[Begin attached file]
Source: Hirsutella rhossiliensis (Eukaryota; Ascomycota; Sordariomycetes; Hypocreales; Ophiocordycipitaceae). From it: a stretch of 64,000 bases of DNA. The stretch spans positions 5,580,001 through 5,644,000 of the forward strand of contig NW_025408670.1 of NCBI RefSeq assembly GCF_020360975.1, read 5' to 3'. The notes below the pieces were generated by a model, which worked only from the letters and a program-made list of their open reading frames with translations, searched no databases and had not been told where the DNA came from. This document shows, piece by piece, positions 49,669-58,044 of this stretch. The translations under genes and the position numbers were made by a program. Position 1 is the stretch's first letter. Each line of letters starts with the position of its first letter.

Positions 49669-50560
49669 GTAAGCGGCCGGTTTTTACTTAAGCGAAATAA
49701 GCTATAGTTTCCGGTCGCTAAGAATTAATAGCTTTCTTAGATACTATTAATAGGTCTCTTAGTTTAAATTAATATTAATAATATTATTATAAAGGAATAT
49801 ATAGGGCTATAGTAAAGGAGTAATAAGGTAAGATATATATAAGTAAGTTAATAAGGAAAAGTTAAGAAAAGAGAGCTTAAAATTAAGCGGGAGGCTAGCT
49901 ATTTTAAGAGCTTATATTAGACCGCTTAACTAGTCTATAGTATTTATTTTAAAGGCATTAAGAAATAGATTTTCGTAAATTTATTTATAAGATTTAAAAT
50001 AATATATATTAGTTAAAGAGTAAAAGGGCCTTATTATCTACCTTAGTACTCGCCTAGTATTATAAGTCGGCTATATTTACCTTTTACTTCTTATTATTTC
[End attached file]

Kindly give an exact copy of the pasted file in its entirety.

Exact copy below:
Source: Hirsutella rhossiliensis (Eukaryota; Ascomycota; Sordariomycetes; Hypocreales; Ophiocordycipitaceae). From it: a stretch of 64,000 bases of DNA. The stretch spans positions 5,580,001 through 5,644,000 of the forward strand of contig NW_025408670.1 of NCBI RefSeq assembly GCF_020360975.1, read 5' to 3'. The notes below the pieces were generated by a model, which worked only from the letters and a program-made list of their open reading frames with translations, searched no databases and had not been told where the DNA came from. This document shows, piece by piece, positions 49,669-58,044 of this stretch. The translations under genes and the position numbers were made by a program. Position 1 is the stretch's first letter. Each line of letters starts with the position of its first letter.

Positions 49669-50560
49669 GTAAGCGGCCGGTTTTTACTTAAGCGAAATAA
49701 GCTATAGTTTCCGGTCGCTAAGAATTAATAGCTTTCTTAGATACTATTAATAGGTCTCTTAGTTTAAATTAATATTAATAATATTATTATAAAGGAATAT
49801 ATAGGGCTATAGTAAAGGAGTAATAAGGTAAGATATATATAAGTAAGTTAATAAGGAAAAGTTAAGAAAAGAGAGCTTAAAATTAAGCGGGAGGCTAGCT
49901 ATTTTAAGAGCTTATATTAGACCGCTTAACTAGTCTATAGTATTTATTTTAAAGGCATTAAGAAATAGATTTTCGTAAATTTATTTATAAGATTTAAAAT
50001 AATATATATTAGTTAAAGAGTAAAAGGGCCTTATTATCTACCTTAGTACTCGCCTAGTATTATAAGTCGGCTATATTTACCTTTTACTTCTTATTATTTC